In both these cases the outlet pipe position ensures that neither water nor debris is passed though the fuel system providing protection from these types of issues.
The easiest method to identify how much fuel/water is in your tank is to use a clear plastic hose, drop this in to the tank being careful not to disturb the fuel , and when you feel the bottom place your thumb over the end to seal it and withdraw the hose. This should provide you with a sample of the tank and will show the amount of water present, along with an indication of any diesel bug contamination.
We recommend that you :-
  1. Dip your tank regularly and where water is present remove it, this can be done simply and cheaply using an oil extractor or electric pump, by pushing the pipe down to the layer of water and extracting water until the diesel comes though. Alternatively visit one of the Marina’s who offer a fuel polishing service. 
  2. Regularly check your filler cap seal and replace if worn, cracked or damaged. Also if it has been raining the cap sits lower than the deck so wipe over to remove excess water before opening the cap.
  3. If you have a water trap filter, check and empty regularly, so that it is effective.
  4. Either leave the tank empty during winterisation and remove any water on your return, or leave the tank full and treated.
The advice above will combat both diesel bug and Bio diesel issues and water contamination removing almost all risks without the need to treat the fuel.
Water in Diesel
All diesels contains some element of water. Water content in diesel makes the diesel murky or cloudy and can be the first indication of an issue.
However when diesel is standing this water separates naturally (around 800ppm 0.08%) and as it is heavier than diesel it eventually drops to the bottom tank. This is why many commercial storage tanks have taps at the bottom to drain off the water.  
Water in fuel is acceptable in small amounts and has been known to improve performance when in quantities of up to 1200ppm (0.12% volume), however there is a risk that too much water (greater than 1500ppm (0.15%) will result in the water lying un-burnt in the combustion chamber and affecting the operation of the pistons, valves, liners,  ect by destroying the lubrication properties of fuel
In addition, too much water in the fuel can cause issues even before this point, as the injectors pressurise the diesel to turn it in to a fine spray, if there is too much water present in diesel then emulsification occurs and the white creamy solution that results will stop you in your tracks.
What is Diesel Bug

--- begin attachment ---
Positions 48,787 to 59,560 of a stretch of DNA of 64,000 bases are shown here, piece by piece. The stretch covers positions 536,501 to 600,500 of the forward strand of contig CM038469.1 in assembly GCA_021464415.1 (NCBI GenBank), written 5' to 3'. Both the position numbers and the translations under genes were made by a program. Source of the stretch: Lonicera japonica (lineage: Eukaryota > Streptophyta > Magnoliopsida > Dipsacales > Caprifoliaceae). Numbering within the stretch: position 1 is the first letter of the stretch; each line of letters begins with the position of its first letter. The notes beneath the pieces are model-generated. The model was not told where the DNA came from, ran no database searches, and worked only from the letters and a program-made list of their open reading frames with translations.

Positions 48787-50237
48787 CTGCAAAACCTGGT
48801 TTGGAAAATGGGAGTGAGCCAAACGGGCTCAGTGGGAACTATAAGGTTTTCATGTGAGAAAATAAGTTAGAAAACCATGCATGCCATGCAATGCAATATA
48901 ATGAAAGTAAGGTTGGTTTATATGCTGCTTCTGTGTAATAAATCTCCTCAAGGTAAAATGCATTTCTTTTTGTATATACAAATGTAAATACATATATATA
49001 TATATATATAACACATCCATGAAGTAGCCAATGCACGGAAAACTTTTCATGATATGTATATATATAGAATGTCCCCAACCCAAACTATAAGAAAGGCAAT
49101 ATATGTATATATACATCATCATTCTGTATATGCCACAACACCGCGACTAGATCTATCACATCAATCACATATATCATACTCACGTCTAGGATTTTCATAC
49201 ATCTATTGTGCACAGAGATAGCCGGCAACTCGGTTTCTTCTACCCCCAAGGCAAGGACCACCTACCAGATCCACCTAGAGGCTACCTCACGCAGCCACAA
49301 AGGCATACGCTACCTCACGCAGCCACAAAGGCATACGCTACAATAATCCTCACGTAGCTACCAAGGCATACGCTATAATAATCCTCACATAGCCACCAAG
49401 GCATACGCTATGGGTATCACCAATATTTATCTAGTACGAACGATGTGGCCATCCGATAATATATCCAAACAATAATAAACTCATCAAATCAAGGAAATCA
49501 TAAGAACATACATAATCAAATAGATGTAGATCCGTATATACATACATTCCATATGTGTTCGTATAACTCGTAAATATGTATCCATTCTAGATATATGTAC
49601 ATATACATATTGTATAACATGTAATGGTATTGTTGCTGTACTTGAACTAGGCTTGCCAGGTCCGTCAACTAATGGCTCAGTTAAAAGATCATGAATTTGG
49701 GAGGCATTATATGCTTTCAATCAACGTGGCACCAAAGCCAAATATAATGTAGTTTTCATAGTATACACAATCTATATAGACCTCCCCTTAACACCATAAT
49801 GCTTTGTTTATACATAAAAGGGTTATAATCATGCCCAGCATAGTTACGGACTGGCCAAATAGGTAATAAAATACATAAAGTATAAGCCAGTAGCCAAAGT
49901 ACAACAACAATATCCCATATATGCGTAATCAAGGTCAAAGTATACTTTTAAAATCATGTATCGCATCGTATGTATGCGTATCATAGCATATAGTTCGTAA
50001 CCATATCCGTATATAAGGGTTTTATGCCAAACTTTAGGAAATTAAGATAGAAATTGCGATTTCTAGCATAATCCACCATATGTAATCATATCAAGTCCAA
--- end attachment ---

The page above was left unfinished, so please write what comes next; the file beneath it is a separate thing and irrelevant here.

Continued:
Diesel bug is the term given to the enzymes, bacteria etc that live of the water in diesel and affect the diesel properties, and there are over 148 different types identified so far. The first signs of fuel degradation are a fine black dust that is regularly described as soot, a very strong smell of varnish coming from the fuel tank and the fuel turning darker.  
Visible sludge and other lesser known variations of diesel bug that can show as yellow/orange or pale debris floating in the diesel is an indicator of severe or high risk contamination and should be treated as soon as possible.  
Extreme cases see this develop in to a thick black sludge that quickly clogs up the fuel system and stops the engine operating.
Bio Diesel & Low Sulphur Fuels NEW EU Directive
The introduction of the new rules relating to supply of diesel for recreational boats has stipulated that from 2011 it is an offence to sell diesel that contains more than 10mg of sulphur per kilogram of diesel, this effectively makes the fuel virtually ‘sulphur free’.  
Diesel which is low in sulphur can cause issues with rubber and plastic components in the fuel system because is contains less lubricants, and eventually this lack of lubrication can result in faster degradation of these components, resulting in fuel pump and seal failures.
To accomplish the low sulphur content many suppliers have opted to incorporate Bio Diesel, (when biodiesel is blended, fatty acid methyl esters (FAME) are added to the mineral diesel) the recommended maximum is 7% although this will rise to 12% in 2012. The previous level was 5% and the new increase has resulted agricultural users seeing a fast rise in both diesel bug contamination and fuel blockage issues. This has been attributed to the fact that Bio diesel absorbs ‘free’ water, and this is what diesel bug requires to live on, but it can also result in emulsification of the diesel if too much water is absorbed.